A Dangerous Mindset for Owners to Have

In the latest Spiderman movie, the character named Mysterio tells the young Peter Parker (aka Spiderman), “Never apologize for being the smartest person in the room.”

While this was a nice bit of encouragement for the timid teenager, it can be a dangerous mindset for business owners to have. If you think you’re always the smartest person in the room, you’ll greatly limit the growth of your company.

If, on the other hand, you’re humble enough to admit what you don’t know and confident enough to listen to others who challenge your way of thinking, you’ll build a culture and a company that’s open to change and improvement. You’ll also foster a team that’s really invested in your success because it’s truly their success too.

Marty and his team at Grunder Landscaping Co. have seen the power of different perspectives firsthand. When Seth became general manager in January 2018, he brought a fresh way of thinking and his own leadership style. He’s steered the company to more fully embrace technology and to streamline systems and processes that were eating up more time than the value they were delivering. And with his experience working in production, he has an understanding of what matters to and motivates team members to do their best, which has helped improve GLC’s recruitment and retention rates.

As a result, the company is enjoying a remarkably strong year. Marty will tell you the smartest thing he did was to give Seth the leeway to make the changes he wanted to make, to support him, and to champion a culture that’s focused on improvement. Marty doesn’t have all the answers, and neither does Seth. But by listening to each other and fostering a workplace where new ideas are welcomed, they are moving the company forward in significant ways. It isn’t always easy, but it is worthwhile.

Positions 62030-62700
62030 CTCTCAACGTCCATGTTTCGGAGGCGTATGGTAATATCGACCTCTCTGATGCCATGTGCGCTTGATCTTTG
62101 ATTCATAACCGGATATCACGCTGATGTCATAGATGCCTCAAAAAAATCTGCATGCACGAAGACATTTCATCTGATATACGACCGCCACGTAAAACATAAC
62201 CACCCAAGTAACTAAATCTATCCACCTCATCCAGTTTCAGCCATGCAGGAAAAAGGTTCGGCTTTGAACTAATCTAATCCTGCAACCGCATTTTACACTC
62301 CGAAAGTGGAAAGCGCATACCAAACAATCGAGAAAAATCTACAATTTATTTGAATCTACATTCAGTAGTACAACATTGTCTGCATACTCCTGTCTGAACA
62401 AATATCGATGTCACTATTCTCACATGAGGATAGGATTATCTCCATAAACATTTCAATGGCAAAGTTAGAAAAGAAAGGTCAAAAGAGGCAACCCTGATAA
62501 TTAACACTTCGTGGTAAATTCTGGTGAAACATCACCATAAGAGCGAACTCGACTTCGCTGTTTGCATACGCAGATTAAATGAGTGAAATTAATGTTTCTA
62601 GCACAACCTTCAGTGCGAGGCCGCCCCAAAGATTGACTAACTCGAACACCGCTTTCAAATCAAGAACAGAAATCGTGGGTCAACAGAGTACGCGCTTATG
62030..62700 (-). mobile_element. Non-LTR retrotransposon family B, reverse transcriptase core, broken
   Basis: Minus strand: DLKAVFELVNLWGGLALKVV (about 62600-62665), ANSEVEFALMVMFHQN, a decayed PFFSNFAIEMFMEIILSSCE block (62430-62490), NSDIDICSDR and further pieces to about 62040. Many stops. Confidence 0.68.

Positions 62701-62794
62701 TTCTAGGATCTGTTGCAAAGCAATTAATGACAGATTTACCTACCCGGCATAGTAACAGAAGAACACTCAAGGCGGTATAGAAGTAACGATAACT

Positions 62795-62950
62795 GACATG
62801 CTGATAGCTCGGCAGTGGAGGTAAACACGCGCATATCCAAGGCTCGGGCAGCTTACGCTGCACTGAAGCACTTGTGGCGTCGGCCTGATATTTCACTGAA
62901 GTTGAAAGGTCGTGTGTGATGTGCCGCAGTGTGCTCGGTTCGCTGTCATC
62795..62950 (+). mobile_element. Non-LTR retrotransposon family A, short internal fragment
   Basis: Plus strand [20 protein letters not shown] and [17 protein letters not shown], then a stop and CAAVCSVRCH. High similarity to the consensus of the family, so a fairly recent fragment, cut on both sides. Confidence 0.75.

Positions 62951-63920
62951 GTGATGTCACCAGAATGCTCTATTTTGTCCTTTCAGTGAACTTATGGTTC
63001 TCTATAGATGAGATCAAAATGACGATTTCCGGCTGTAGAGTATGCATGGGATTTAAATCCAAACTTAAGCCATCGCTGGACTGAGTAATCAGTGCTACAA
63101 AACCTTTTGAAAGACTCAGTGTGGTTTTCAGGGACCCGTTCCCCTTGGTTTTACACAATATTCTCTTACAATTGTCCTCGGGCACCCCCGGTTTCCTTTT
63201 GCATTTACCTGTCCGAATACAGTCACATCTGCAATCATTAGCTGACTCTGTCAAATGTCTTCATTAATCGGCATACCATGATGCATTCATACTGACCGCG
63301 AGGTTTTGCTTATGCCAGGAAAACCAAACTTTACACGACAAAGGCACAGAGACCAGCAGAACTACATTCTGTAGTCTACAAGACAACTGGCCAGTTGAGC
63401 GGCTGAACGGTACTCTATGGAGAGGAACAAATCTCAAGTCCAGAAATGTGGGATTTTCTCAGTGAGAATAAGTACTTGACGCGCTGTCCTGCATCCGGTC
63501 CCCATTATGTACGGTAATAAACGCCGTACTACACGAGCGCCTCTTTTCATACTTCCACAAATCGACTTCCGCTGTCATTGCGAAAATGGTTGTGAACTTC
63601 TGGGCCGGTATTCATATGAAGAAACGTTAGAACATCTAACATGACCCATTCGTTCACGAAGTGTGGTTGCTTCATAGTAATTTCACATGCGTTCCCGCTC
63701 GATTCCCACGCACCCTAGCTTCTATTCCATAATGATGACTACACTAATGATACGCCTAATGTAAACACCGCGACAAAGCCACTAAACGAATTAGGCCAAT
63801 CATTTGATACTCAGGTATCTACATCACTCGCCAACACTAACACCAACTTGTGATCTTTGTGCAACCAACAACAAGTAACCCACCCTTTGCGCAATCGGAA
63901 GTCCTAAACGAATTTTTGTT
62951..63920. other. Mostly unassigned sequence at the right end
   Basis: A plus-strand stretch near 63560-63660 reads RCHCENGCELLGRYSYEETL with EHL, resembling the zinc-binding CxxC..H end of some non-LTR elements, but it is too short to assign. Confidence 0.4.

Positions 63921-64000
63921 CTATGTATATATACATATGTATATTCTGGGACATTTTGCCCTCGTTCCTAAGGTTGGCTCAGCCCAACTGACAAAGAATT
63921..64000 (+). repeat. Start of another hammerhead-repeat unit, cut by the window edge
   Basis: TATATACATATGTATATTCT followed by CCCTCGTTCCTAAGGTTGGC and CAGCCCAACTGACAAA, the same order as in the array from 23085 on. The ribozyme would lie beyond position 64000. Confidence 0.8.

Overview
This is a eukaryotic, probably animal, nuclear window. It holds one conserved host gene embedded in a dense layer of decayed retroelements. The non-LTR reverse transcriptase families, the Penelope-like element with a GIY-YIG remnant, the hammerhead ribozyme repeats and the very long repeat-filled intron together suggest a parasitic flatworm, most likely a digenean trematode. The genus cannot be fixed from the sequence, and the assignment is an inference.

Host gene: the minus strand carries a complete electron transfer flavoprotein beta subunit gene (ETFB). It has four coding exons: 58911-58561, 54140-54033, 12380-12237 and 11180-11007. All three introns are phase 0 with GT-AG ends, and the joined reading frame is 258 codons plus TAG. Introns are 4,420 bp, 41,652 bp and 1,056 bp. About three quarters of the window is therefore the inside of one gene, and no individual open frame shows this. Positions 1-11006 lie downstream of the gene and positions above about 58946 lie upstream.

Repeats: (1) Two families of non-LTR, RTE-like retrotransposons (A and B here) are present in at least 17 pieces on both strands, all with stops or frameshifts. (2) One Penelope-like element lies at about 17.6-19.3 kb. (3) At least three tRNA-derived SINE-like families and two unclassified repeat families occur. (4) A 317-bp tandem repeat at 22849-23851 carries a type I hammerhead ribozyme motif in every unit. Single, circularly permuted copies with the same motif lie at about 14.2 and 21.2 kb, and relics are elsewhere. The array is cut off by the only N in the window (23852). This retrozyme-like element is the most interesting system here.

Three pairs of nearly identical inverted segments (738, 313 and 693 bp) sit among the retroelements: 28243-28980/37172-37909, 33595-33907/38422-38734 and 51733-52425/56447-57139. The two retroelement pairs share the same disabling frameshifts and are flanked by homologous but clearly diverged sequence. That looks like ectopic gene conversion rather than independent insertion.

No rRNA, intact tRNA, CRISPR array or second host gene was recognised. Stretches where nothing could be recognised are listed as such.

If you’re an owner or manager, take a few minutes this week to look in the mirror and ask yourself:

  • Do I listen when team members suggest new ways of working, instead of immediately pointing out all the reasons their ideas won’t work?

  • Do I give my team the information and support they need to do their job well and make informed decisions?

  • Am I open to working with people whose perspectives and personalities are different from my own, instead of only hiring people who are just like me?

If your answer isn’t yes to all three, then you have room to grow.

Have a great week!

The Grow Group


Our Fall Field Trips bring owners and their teams onsite to Grunder Landscaping Co. headquarters in Dayton, Ohio, one of the most successful companies of its kind in the Midwest. You’ll spend a jam-packed day going behind the scenes with president and CEO Marty Grunder, touring the facility and grounds, meeting with the GLC leadership team to see how they operate and optimize each area of the business, and visiting some of the job sites they’re at work on. We purposely limit this event to just 14 attendees so we can guarantee you get the one-on-one attention you need.

Our Fall Field Trips sell out every year so if you plan on joining us, please reserve your spot soon.